Conspicuously absent

Where are we?

Meteorologically, it’s the end of a long, hot, summer wet season,

Also known as the beginning of our winter dry season;

Or in other words – fall.


First a review of our wet season.

The core wet season months of June, July, August, and September were fairly normal here in Big Cypress Nat’l Preserve.

The “shoulder season” months are what set this wet season apart.

By “shoulder season” I mean the May and October.

They bookend the front and back ends of the wet season’s core summer months, and – like cathedral buttresses – receive on average about half the rain …

Although it varies from year to year.


May gave us an unexpected (and extended) deluge from a mid latitude low the parked out in the upper atmosphere a few hundred miles offshore in the gulf.

That proved to be both a drought “killer,” and a wet season “maker,” and fueled speculation that an epic wet season could be on hand (it wasn’t);

But most of all it provided more proof to the age old question as to “why is it that droughts always end in floods?”

We still don’t know … but it sure seems that way.

October marked an early turn into dry season skies.

Spot cumulonimbus clouds sprouted across the skyline, but the regional sea breeze pattern fizzled on the vine, as did the El Nino thwarted tropical storm season.

Psychologically, that made for a “blue sky” fall (not a storm in sight!),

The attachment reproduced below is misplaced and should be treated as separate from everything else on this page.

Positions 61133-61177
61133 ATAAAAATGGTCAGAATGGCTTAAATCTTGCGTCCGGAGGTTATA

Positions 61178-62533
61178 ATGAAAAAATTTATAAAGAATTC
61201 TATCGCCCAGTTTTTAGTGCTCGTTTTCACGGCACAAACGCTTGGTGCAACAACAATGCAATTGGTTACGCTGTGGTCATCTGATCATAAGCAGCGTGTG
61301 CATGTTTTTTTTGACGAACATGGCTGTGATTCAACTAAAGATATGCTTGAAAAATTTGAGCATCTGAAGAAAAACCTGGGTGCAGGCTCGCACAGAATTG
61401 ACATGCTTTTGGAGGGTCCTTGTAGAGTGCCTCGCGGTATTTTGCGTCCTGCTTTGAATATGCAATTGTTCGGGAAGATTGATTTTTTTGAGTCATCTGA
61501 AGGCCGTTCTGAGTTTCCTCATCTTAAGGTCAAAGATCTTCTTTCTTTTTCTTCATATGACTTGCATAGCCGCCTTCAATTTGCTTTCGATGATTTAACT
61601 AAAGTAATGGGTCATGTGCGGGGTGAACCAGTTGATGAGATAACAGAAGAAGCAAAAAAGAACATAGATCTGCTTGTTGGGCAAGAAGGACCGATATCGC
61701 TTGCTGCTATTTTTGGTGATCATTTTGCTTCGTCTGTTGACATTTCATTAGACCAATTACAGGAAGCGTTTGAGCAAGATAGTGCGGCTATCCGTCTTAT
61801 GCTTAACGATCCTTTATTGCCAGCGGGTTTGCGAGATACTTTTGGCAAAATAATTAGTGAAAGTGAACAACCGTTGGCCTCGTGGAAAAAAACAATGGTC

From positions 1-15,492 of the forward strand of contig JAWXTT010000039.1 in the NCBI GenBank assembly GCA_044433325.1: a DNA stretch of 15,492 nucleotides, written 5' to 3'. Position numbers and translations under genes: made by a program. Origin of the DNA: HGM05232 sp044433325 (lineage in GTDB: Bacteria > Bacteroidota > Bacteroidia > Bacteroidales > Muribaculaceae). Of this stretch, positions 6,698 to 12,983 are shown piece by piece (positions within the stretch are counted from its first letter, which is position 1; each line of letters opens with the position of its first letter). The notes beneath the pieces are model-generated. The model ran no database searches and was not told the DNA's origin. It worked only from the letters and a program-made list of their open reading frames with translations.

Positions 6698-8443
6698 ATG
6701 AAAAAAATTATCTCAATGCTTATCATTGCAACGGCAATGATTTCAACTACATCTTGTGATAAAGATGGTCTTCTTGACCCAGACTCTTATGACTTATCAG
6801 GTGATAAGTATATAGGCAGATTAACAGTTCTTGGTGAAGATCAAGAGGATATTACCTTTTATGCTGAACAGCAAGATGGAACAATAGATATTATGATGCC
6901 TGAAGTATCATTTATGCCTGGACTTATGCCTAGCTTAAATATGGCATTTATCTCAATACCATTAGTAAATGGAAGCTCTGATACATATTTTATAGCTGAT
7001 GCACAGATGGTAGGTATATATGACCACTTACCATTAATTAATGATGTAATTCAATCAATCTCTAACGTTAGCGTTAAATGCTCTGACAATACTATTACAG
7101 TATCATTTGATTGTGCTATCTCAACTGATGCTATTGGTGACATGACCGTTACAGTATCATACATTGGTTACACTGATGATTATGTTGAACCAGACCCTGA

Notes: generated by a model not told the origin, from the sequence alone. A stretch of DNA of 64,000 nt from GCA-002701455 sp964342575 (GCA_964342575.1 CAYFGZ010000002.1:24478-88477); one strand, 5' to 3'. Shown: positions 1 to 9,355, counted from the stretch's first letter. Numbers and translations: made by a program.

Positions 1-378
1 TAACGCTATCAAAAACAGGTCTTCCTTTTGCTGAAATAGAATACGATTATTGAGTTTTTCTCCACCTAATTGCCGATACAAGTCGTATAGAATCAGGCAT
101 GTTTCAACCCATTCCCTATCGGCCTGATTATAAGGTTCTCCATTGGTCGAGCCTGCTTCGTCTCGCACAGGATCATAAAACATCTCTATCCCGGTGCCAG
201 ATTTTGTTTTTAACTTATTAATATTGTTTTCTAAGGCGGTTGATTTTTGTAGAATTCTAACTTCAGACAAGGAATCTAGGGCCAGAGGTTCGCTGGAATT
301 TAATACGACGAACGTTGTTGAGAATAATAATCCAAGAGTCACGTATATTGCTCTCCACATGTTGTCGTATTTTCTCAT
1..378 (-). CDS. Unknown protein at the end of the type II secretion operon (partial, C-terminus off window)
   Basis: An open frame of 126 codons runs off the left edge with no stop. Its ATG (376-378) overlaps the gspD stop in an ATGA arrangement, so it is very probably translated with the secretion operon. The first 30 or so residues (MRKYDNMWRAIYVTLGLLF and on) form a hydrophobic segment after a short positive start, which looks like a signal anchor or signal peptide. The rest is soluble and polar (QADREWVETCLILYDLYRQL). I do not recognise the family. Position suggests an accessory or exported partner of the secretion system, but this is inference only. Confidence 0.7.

If also giving us a head start into the long dry season ahead.

(Swamp levels are at a two-decade low water mark for mid November.)


Turns out it could be a “wet” dry season instead:

The same El Nino that stifled tropical storms has a history of amplifying dry season rains.

Two of the “wettest” dry seasons on record – 1995 and 1998 – were El Nino winters (see graph).


There’s only one thing we can say for certain:

Fall is officially here … and finally!

Labor Day is the fall standard bearer up on the continent – but down on the south peninsular it’s an extra 10-week waiting game for night time temperatures to finally touch down on the 60º F.

That milestone is the inconspicuous metric used in Winsberg’s “Florida Weather” to identify the start of fall as it progresses down the peninsula.


The more conspicuous one is the trees, specifically the cypress:

Their branches are bare
(because the needles have browned and fallen) …

That’s as sure a sign there is that it’s fall in the swamps!

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